Carrying Weight

We spread out two nights’ worth of backpacking, covering the entire lower level of our home with sleeping bags, Therma-Rest pads, two tents, freeze-dried dinners, rain gear, S’mores ingredients, fishing lures, flashlights . . . did we forget anything? We roll, fold, stuff, tie, pack, and squeeze the air out. We’re able to confine our shelter, food, clothing, and every need into five packs, compact and tight.

Our backpacking preparation always culminates with the same ritual: we weigh each pack before the trip. Tense and unmoving, we watch the scale until its numbers settle. Then comes a trumpet accolade and the announcements:

Charles: 51 pounds!
Monica: 28 pounds!
Derek: 15 pounds!
Titus: 10 pounds!
Byron: 3 pounds!

The packs weigh more than they did the last trip, and our faces beam.


At the trailhead I shoulder my load, taking pride in every pound. I keep track of how much I carry. I am proud of the weight on my back.

It is my own weight, mine, and I carry it alone. My strong legs take the trail and its 1,000-foot elevation gain. I can do it.

Self-sufficiency is an illusion, and I fall for it again. As a result, anxiety hovers close by, ready to swoop down on me. I am now a clear and easy target, having marked myself with pride.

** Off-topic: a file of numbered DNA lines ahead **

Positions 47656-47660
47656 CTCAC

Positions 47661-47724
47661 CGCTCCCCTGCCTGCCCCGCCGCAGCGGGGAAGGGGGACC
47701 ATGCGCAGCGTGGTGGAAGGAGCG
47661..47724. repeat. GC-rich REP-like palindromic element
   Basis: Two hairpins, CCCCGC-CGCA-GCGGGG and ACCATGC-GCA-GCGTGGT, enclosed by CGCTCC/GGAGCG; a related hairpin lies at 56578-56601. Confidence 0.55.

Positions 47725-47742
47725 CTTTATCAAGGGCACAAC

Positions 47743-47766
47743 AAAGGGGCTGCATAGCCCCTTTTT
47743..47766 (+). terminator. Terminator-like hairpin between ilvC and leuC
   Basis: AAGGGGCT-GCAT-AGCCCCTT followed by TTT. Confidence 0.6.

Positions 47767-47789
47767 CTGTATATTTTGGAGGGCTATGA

But anxiety’s deadly talons never reach me. God’s Word has come between.

So, humble yourselves under God’s strong hand, and in his own good time he will lift you up. You can throw the whole weight of your anxieties upon him, for you are his personal concern.

– 1 Peter 5:6-7 (Phillips)

Father, I don’t want to hoard my worries from You. Protect me from thinking that I operate on my own strength. I recognize that without You I can do nothing. Teach me (again) humility, which is an anti-worry shield. Show me how to shed pride and transfer the weight from my shoulders to Yours. I want to labor for You, but only by taking the yoke of Jesus. With this yoke upon me, may I learn from You and find rest.

When we humble ourselves each morning by casting all our cares on the Lord, we will start the day free of care. The humble are genuinely care free.

I’ve discovered how true that is about myself and my soul. Where there’s worry, where there’s anxiousness, pride is at the root of it. When I am experiencing anxiety, the root issue is that I’m trying to be self-sufficient. I’m acting independent of God.

– C.J. Mahaney, in Humility: True Greatness


It has been six years since I wrote the above, and backpacking is different now. Instead of going twice a year, I go once. Each son’s pack is heavier than mine.

I don’t feel strong nowadays. Instead of taking pride in the number of pounds in my pack, I gladly transfer as much weight to my husband’s and sons’ packs as they will take.

When people asked, “How far do you go on a backpack?” I used to say, “As far as the youngest hiker.” Now I answer, “As far as I can go.”

Yet the temptation to self-sufficiency can still be strong, and I need humility now more than ever.


To read 1 Peter 5 (entire chapter) in the Phillips translation, visit


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